Snapshots of Cluj-Napoca

As you’ve probably read on our first blog post about Turda, I didn’t really want to go to Cluj. I wanted to go north, to the painted churches. After seeing some of the other parts of Romania and Bulgaria, I was totally into smaller towns and cities. And since Cluj is one of the bigger and more”happening” cities in Romania, I wanted to go north and bypass it. But, since we needed to finish up our visit to Romania (and still see Budapest before we met Earl’s mom in Vienna), we decided to compromise and head towards Cluj, but stop in the smaller town of Turda instead.

Cluj is 30 minutes after Turda on the way to Budapest, so we stopped there for a few hours after all, waiting to transfer buses. Honestly, we spent so little time in Cluj-Napoca, that I don’t even really know what any of these sights are (though. Google images has helped with identifying a few things for the purposes of this blog post). We got some photos on our little self-guided walking tour, and decided that we probably would have enjoyed ourselves after all if had spent more time there.

Check out our little 2 hour adventure:

We head in the direction of the historical buildings and churches…

St. Michael’s Church





After having “happened upon” so many other parades and demonstrations in other cities, we were not overly surprised to encounter one here, especially knowing that Cluj-Napoca has traditionally been a revolutionary hot-spot:


This parade/demonstration was held in Unirii (Unity) Square, in front of the Matthias Corvinus statue commemorating the locally born King of Hungary (it’s amazing how Wikipedia can be such a great memory jogger!)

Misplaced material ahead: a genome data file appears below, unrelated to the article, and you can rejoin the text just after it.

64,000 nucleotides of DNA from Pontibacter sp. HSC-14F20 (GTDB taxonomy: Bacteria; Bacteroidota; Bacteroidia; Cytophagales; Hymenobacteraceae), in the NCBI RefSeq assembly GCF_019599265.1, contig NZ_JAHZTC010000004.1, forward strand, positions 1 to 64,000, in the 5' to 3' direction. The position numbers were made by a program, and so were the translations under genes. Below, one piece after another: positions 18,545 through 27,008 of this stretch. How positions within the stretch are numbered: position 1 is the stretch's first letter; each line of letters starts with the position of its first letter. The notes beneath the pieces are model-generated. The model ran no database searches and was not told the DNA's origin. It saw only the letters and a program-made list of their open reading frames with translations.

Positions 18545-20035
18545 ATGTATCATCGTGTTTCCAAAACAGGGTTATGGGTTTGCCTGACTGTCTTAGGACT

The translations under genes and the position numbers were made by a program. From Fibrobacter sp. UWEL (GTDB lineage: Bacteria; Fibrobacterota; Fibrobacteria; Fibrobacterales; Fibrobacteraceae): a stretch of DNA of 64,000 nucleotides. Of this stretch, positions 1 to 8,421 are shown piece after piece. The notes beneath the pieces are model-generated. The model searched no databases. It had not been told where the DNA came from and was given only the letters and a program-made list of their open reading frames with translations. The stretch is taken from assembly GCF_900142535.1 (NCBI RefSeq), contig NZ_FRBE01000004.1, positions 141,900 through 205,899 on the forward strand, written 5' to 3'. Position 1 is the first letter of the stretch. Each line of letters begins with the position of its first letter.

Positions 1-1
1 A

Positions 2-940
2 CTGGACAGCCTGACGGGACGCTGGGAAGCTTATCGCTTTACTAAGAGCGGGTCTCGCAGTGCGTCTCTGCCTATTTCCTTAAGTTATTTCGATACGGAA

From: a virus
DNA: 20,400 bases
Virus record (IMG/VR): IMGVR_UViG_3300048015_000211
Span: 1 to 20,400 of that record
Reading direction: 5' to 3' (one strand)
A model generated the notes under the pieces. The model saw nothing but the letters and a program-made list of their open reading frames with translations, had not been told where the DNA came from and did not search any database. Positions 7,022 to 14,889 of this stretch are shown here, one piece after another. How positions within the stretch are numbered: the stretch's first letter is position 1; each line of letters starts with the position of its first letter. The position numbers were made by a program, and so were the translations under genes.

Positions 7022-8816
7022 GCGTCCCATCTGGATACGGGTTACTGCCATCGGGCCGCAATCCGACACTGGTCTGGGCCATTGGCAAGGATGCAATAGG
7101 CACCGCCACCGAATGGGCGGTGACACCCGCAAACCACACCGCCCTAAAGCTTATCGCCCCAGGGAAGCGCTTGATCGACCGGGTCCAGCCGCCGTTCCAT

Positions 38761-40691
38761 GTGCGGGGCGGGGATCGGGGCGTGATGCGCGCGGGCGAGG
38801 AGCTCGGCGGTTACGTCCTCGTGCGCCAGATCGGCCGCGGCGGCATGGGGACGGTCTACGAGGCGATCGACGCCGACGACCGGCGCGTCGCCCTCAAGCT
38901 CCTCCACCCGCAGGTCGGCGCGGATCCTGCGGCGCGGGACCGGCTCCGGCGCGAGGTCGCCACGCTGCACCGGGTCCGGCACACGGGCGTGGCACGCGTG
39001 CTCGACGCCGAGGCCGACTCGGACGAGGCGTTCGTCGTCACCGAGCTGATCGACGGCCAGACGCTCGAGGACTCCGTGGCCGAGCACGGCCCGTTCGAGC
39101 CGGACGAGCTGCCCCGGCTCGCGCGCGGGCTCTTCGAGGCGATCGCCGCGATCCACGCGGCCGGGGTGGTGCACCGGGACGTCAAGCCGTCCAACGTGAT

We took a quick break and found a few of the locals were a wee bit too friendly…


Then we continued on…



Until we got to the Orthodox Cathedral, where we stopped for another good look around.




Continuing on, we came to a section of the old city wall, and a bastion, now an art gallery.


Then we came across an old foundation. I’m sure it was something historical (possibly even as far back as Roman) with commemorative placards, etc., but now it was being used as an off-leash area for dogs.


We finished our walking tour as the sun was setting, with a hike up the hill to one of the city’s bigger parks, for an exceptional view of the city. Wow!


And then, headed back to the bus station, we were reminded yet again that we were still in Romania, a developing country, where the safety standards, especially in construction zones, are quite a bit different to what we are accustomed to.


It was a short, but nice visit to Cluj. We enjoyed our stroll, and were thankful for a few hours in the city after all. However, when we reached the bus station, our attention quickly shifted to the upcoming adventures we were about to have in Budapest!

2 comments to Snapshots of Cluj-Napoca

  • kitty

    there is such history in these countries, I love seeing the pictures and reading the comments. I am so glad you are still putting these entries on your blog.

  • Ellen

    Wow, Romania seems like a cool place to visit. Thanks for sharing this! I’m excited to read about your time in Budapest, my favorite city in Europe (apart from the Swedish ones;)

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